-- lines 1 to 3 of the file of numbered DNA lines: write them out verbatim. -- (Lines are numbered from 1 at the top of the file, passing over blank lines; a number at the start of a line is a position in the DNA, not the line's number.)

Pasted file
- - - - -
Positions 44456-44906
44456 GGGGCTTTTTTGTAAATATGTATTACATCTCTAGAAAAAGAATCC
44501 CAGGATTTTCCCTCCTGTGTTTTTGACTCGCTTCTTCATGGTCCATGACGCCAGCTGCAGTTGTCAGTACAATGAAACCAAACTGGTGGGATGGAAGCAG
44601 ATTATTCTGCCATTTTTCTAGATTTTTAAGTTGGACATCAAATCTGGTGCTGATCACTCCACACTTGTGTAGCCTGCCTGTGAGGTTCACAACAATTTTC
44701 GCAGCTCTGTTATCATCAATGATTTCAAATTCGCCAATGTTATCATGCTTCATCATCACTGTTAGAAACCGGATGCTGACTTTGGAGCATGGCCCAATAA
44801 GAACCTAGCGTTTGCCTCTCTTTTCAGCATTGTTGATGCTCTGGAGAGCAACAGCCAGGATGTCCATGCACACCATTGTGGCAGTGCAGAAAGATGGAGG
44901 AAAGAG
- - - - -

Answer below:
Positions 44456-44906
44456 GGGGCTTTTTTGTAAATATGTATTACATCTCTAGAAAAAGAATCC
44501 CAGGATTTTCCCTCCTGTGTTTTTGACTCGCTTCTTCATGGTCCATGACGCCAGCTGCAGTTGTCAGTACAATGAAACCAAACTGGTGGGATGGAAGCAG